On the other hand, it is, despite onerous conditions, possible to undermine basic WTO-regulations[39]. Furthermore, as the use of Article XX is a defence mechanism and is used to legitimise a country’s measure, it needs an accusing member, first. This means that, by using this Article as a defence, much time can be bought as establishing panels takes time.

IV. Conclusion

Article III and its national treatment principle has been set out, and there has been discussion on how the ‘necessity’ test under Article XX works.

Article II, as well as Article XX of the GATT, limits a nations regulatory autonomy, but this must not be seen as a contrary action to national beliefs. When talking about meaningful autonomy, it is important to stress that all WTO-members believe in the concept of free trade. To achieve this goal, all nations must give up some power for a greater objective. On the other hand, this does not mean that there are no possibilities within these articles with which a country can influence the flow of trade. Article III names exceptions to its rules, and, although the necessity test under Article XX creates some hurdles, it is possible to act acceptably even when the measures taken are normally inconsistent with GATT. This shows that it is not impossible for a member state to retain some meaningful form of autonomy, even though the GATT does limit it to some extent.

Bibliography:

Books:

  • Hudec, Robert E.; SCOPE FOR NATIONAL REGULATION (GATT/WTO Constraints on National Regulation: Requiem for an "Aim and Effects" Test 1998) p.624
  • Peter van den Bossche, Peter and Prévost, Marie Denise, Essentials Of WTO Law (1st edn, Cambridge University Press 2016).
  • Van der Bossche, Peter and Zdouc, Werner, World trade organization- Texts, cases, material (Cambridge University press 2017) 345-547

Cases:

  • CHINA – Measures affecting trading rights and distribution services for certain publications and audiovisual entertainment products 2012 WTO Appellate Body, WT/DS363/19 (WTO Appellate Body).
  • Japan - Taxes on Alcoholic Beverages [1996] WTO Apallate Body, WT/DS8/AB/R (WTO Appellate Body)

Journals:

  • Doyle, Christopher; Gimme Shelter: the “necessary”element of GATT article XX in the context of the china-audiovisual products case (Boston University International Law Journal Vol.29:143) 152
  • Kenney, Kevin C; International Trade Regulation 270 (Vicki Been et al. eds., Aspen 2009) (citing Appellate Body Report, United States – Import Prohibition of Certain Shrimp and Shrimp Products, WT/DS58/AB/R (Nov. 6, 1998)
  •  NATIONAL TREATMENT PRINCIPLE; Report on the WTO consistency of trade policies by major trading partners (METI Ministry of Economy, Trade and Industry 2003) 197-331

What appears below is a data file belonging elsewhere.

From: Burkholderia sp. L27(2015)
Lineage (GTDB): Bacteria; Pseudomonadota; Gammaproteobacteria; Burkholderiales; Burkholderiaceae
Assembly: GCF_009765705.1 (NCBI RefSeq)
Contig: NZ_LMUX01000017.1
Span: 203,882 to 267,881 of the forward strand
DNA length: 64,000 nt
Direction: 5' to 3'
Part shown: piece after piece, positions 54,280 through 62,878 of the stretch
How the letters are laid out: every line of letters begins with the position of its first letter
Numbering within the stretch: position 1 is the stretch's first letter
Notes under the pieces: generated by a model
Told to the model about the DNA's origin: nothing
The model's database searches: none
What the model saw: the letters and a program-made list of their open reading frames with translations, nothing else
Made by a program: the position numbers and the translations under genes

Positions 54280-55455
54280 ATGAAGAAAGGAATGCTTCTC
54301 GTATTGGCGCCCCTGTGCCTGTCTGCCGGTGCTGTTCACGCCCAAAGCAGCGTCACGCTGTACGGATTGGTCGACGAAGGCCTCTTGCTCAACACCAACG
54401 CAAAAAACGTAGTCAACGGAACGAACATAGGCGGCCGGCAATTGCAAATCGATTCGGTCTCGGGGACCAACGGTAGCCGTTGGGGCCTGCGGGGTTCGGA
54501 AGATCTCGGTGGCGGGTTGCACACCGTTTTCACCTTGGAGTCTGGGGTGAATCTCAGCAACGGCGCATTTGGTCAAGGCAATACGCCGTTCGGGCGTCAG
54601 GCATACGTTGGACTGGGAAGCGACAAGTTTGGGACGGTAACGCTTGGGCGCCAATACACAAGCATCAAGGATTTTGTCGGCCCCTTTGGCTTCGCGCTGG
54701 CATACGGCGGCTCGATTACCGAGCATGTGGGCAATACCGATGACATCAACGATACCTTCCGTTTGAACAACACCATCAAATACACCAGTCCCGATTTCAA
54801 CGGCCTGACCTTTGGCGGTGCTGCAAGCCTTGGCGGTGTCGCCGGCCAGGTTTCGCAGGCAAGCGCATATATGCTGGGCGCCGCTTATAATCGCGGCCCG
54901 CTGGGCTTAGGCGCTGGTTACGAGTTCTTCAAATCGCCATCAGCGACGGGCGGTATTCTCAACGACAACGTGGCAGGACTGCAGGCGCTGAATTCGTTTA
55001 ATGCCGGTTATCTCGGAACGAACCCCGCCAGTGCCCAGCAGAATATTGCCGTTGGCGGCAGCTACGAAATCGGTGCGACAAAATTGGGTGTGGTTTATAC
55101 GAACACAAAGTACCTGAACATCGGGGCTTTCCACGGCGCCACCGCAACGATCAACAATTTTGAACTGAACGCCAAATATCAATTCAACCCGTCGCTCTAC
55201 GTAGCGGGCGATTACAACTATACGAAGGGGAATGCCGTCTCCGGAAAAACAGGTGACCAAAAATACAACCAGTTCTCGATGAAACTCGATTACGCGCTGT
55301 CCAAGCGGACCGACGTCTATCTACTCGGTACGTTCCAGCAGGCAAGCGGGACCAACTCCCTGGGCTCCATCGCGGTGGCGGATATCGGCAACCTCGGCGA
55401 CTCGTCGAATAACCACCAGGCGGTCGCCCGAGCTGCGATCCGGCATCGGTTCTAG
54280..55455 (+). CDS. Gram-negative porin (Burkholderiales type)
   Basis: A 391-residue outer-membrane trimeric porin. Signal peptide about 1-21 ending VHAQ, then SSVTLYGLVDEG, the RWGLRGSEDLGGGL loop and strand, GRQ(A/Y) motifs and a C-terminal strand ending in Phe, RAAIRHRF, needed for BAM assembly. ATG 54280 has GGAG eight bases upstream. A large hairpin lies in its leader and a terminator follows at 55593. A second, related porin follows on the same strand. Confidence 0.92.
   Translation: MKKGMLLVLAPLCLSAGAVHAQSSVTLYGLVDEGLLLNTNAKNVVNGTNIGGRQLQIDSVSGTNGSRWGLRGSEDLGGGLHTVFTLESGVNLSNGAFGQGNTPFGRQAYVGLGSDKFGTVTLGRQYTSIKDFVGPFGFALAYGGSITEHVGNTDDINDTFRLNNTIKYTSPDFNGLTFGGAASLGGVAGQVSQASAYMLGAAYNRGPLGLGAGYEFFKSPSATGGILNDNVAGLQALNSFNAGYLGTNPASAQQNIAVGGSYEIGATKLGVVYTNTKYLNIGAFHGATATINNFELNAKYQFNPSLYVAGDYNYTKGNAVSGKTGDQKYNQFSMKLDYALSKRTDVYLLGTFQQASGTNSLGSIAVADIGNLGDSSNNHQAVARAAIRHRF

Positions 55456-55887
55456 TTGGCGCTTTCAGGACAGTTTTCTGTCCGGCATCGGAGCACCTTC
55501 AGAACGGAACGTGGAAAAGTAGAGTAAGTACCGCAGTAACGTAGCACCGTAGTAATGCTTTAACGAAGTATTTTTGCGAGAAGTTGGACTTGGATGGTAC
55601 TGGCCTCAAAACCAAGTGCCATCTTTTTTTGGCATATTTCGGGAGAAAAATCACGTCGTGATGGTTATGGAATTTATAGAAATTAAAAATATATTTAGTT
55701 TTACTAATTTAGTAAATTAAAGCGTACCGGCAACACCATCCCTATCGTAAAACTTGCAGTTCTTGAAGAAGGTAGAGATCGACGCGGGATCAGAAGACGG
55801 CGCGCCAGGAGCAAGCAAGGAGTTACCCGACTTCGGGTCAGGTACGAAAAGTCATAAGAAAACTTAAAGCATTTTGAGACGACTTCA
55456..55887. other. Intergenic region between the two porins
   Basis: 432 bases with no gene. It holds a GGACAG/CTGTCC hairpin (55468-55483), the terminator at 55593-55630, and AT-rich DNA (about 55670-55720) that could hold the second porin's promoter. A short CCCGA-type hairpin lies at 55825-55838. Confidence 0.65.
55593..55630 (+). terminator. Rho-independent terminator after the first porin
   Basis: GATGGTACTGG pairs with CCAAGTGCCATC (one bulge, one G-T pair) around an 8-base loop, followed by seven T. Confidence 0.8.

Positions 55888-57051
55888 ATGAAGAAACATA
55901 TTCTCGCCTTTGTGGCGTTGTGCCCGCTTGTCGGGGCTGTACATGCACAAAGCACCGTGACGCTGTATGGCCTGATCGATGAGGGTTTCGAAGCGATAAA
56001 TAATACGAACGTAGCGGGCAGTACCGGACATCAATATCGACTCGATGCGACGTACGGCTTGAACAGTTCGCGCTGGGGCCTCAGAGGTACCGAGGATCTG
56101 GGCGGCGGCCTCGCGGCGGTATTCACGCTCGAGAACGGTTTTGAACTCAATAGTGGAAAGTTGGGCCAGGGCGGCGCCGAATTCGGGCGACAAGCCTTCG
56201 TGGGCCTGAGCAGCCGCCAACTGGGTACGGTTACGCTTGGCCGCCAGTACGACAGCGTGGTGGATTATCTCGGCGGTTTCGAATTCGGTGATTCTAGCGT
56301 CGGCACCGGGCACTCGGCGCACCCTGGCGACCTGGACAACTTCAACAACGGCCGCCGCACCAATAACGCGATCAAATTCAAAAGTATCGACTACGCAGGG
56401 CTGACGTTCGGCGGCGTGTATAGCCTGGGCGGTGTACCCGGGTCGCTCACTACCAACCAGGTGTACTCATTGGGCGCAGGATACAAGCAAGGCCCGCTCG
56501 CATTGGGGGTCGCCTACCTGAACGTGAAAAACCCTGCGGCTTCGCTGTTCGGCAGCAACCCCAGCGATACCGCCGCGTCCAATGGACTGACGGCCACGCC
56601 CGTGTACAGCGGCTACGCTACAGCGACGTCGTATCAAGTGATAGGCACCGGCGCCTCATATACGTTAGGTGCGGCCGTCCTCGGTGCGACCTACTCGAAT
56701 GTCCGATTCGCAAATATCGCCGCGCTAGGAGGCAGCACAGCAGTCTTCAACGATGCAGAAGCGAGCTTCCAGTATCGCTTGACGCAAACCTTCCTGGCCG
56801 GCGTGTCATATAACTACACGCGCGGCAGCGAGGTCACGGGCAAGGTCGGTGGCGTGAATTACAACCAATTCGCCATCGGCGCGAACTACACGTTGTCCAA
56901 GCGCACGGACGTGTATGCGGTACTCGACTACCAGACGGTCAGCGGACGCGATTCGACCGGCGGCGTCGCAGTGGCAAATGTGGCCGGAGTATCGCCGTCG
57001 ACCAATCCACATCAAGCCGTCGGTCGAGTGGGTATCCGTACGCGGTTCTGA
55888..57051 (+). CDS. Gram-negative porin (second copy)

• Note by the Secretariat; "NECESSITY TESTS" IN THE WTO (S/WPDR/W/27 2003) 4

Websites:

  • The common agricultural policy at a glance https://ec.europa.eu/info/food-farming-fisheries/key-policies/common-agricultural-policy/cap-glance_en 18.01.2020

[1] NATIONAL TREATMENT PRINCIPLE; Report on the WTO consistency of trade policies by major trading partners (METI Ministry of Economy, Trade and Industry 2003) 197

[2] Ibid.,

[3] Japan - Taxes on Alcoholic Beverages [1996] WTO Apallate Body, WT/DS8/AB/R (WTO Apallate Body).

[4] Ibid.,

[5] Ibid.,

[6] Ibid., 198

[7] Hudec, Robert E.; SCOPE FOR NATIONAL REGULATION (GATT/WTO Constraints on National Regulation: Requiem for an "Aim and Effects" Test 1998) p.624

[8]Van der Bossche, Peter and Zdouc, Werner; World trade organization- Texts, cases, material (Cambridge University press 2017) 345

[9] Hudec, Robert E.; SCOPE FOR NATIONAL REGULATION (GATT/WTO Constraints on National Regulation: Requiem for an "Aim and Effects" Test 1998) p.624

[10]  Ibid.,

[11] Ibid.,

[12] Ibid.,

[13] NATIONAL TREATMENT PRINCIPLE; Report on the WTO consistency of trade policies by major trading partners (METI Ministry of Economy, Trade and Industry 2003) 197

[14] Ibid.,

[15] Ibid.,

[16] Ibid.,

[17] Ibid.,

[18] Ibid., 199

[19] Ibid., 199

[20] Ibid., 199

[21] Ibid.,

[22] Ibid.,

[23] The common agricultural policy at a glance https://ec.europa.eu/info/food-farming-fisheries/key-policies/common-agricultural-policy/cap-glance_en 18.01.2020

[24] Van der Bossche, Peter and Zdouc, Werner, World trade organization- Texts, cases, material (Cambridge University press 2017) 547

[25] Ibid.,

[26] "NECESSITY TESTS" IN THE WTO

 Note by the Secretariat1 page 4 2 December 2003 S/WPDR/W/27

[27] Doyle, Christopher; Gimme Shelter: the “necessary”element of GATT article XX in the context of the china-audiovisual products case (Boston University International Law Journal Vol.29:143) 152

[28] Ibid.,

[29] Kenney, Kevin C; International Trade Regulation 270 (Vicki Been et al. eds., Aspen 2009) (citing Appellate Body Report, United States – Import Prohibition of Certain Shrimp and Shrimp Products, WT/DS58/AB/R (Nov. 6, 1998)

[30] Ibid.,

[31] ‘Essentials of WTO Law’ (n. 15), 90.

[32] CHINA – MEASURES AFFECTING TRADING RIGHTS AND DISTRIBUTION SERVICES FOR CERTAIN PUBLICATIONS AND AUDIOVISUAL ENTERTAINMENT PRODUCTS [2012] WTO Appellate Body, WT/DS363/19 (WTO Appellate Body).

[33] Note by the Secretariat; "NECESSITY TESTS" IN THE WTO (S/WPDR/W/27 2003) 4

[34] Ibid.,

[35] Ibid.,

[36] NATIONAL TREATMENT PRINCIPLE; Report on the WTO consistency of trade policies by major trading partners (METI Ministry of Economy, Trade and Industry 2003) 331

[37] Ibid.,

[38] Ibid.,

[39] see exceptions under Article III